July 9, 2010

Anatomy of a marketing campaign, #2: Subway Hans


How do you market a book written in a foreign language by an author who’s now dead, that was originally published 60 years ago, and has been overlooked by mainstream publishing ever since? This series takes an ongoing, insider’s look at the campaign to get Hans Fallada‘s Every Man Dies Alone on the bestseller lists, by Melville House publisher Dennis Johnson.



As mentioned yesterday, marketing an old, translated book by a dead author faces certain problems, and so we’ve had to be creative about how to get the word out about Every Man Dies Alone by Hans Fallada. While we wait to see if the TV campaign works, we’re going to report on some of the other weird ideas we’ve concocted to promote a book we love. One of our very favorites was something that — once again — we’d never heard of a little indie doing: Advertising in the Toronto subway system.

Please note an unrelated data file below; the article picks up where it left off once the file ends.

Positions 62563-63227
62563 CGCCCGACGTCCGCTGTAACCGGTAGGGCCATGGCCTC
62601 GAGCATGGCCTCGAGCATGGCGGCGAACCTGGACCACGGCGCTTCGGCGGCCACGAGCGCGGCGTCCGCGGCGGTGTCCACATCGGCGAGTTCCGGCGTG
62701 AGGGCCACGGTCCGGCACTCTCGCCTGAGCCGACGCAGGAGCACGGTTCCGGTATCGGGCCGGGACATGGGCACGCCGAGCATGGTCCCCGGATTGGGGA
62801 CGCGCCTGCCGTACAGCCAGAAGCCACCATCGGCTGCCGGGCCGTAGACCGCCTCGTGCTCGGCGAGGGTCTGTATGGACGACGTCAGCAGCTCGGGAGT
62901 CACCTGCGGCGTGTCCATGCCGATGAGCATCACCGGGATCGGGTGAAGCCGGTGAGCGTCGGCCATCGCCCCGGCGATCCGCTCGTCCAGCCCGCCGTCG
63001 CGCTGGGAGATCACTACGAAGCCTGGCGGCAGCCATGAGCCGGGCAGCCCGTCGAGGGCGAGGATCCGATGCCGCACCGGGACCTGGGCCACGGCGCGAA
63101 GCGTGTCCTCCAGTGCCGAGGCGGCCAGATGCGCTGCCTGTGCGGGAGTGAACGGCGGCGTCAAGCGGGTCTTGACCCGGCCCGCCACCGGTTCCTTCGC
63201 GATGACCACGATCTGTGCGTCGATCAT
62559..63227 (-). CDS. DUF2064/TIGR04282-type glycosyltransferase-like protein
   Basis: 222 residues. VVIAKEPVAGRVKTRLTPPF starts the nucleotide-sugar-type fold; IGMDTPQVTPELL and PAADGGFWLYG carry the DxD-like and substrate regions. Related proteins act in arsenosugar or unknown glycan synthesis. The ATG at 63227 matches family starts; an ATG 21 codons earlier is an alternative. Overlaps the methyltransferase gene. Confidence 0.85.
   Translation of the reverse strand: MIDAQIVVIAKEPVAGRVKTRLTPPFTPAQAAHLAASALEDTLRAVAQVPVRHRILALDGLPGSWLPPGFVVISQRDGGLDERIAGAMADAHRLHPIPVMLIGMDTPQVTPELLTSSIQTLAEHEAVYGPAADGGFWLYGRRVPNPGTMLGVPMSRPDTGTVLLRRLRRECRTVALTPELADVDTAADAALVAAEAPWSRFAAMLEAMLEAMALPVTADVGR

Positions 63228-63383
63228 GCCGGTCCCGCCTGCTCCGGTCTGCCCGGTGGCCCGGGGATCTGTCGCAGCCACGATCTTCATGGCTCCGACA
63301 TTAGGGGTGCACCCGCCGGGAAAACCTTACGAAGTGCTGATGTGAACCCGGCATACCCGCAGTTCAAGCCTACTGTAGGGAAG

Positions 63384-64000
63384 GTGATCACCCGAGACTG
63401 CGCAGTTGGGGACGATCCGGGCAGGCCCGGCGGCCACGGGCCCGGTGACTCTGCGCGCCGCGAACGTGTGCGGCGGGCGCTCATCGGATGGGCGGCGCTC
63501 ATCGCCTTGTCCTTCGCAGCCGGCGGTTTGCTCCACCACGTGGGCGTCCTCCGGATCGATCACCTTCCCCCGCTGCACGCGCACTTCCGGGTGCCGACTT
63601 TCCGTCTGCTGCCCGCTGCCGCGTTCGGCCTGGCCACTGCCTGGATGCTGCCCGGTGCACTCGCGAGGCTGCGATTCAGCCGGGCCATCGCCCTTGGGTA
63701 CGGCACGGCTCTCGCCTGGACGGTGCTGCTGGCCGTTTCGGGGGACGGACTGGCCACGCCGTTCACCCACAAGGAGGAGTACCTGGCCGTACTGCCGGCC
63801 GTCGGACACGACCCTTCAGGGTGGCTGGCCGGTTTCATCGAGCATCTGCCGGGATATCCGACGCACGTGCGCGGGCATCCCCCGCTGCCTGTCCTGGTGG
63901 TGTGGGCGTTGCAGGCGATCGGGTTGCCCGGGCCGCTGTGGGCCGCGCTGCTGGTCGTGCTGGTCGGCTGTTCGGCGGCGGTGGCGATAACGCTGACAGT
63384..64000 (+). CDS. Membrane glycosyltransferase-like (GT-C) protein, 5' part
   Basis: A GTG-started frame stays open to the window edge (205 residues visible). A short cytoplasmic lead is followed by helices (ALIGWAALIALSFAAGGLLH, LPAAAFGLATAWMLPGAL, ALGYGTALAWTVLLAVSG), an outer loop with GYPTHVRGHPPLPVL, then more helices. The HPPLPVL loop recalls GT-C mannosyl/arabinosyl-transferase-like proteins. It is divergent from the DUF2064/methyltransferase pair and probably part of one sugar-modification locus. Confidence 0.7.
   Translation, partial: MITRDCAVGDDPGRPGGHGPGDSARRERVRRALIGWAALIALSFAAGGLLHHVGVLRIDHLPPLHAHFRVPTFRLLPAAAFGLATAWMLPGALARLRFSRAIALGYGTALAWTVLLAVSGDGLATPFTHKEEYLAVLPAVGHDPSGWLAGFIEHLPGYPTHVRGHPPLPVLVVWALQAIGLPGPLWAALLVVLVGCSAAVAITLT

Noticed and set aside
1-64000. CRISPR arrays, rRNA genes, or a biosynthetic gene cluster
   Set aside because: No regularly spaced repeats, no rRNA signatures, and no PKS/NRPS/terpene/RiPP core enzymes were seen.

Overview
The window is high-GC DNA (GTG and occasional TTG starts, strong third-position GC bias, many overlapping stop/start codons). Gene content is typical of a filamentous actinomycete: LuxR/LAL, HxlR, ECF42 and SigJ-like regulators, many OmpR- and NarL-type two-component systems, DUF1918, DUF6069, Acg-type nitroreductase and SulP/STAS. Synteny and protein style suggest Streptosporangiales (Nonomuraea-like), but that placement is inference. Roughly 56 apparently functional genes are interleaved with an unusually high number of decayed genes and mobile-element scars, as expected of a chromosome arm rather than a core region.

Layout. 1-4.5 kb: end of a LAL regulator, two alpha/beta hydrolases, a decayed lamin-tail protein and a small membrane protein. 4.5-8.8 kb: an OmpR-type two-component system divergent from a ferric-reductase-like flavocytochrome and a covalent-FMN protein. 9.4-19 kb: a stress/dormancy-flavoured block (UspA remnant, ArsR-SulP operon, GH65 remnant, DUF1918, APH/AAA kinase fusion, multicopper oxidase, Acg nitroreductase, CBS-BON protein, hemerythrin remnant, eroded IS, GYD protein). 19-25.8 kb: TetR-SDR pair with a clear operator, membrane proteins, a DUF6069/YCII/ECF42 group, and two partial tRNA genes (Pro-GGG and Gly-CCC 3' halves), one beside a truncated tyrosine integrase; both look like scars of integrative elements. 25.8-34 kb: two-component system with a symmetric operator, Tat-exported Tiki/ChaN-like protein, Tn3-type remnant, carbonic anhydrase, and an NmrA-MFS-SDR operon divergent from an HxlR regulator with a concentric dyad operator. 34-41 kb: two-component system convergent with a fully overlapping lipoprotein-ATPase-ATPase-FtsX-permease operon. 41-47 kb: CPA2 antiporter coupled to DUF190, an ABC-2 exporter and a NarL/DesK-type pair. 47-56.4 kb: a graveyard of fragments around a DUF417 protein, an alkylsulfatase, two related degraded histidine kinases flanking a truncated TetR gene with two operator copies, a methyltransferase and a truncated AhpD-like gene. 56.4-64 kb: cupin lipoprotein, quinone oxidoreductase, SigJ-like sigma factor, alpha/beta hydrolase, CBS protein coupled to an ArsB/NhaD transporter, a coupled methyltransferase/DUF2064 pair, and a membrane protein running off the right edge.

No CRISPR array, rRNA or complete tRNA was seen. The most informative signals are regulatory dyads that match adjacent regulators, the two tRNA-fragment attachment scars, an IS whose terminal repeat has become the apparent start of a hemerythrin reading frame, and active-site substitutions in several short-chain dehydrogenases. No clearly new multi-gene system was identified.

You heard that right. Thanks to a tip from our intrepid Canadian sales rep, Janet Joy Wilson, we learned that the Toronto subway system has this one interesting line that follows a route featuring stops near several good bookstores, including several large outlets for the Chapters-Indigo chain.

“Hmm,” says we.

“Posters,” says J.J. “On just that line. By the doors.”

It wasn’t hard to design the poster — Every Man has collected the most sincere, heartfelt reviews of any book we’ve ever published. I mean, we don’t need to say anything, really, when we’ve got Primo Levi calling it “the best book ever written about German resistance to the Nazis.” Give a couple of moving testimonials like that and our striking cover image to an amazing designer (Bruce Peters) and viola! — or whatever the German equivalent is — we’ve got a hell of a poster, as you can see above.

The real work was the footwork and phone work of J.J. — we’re talking about an ideal situation, where a sales rep loves the book as much as the publisher does — alerting the stores and seeing if we couldn’t coordinate displays of the book, so when riders came above ground they would see the book waiting for them.

As it turns out, those booksellers already knew the ruse, already loved the book, and were happy to sign on. We splurged for a month, and we’ve been getting thank-you’s from booksellers ever since. It worked!

Dennis Johnson is the founder of MobyLives, and the co-founder and co-publisher of Melville House.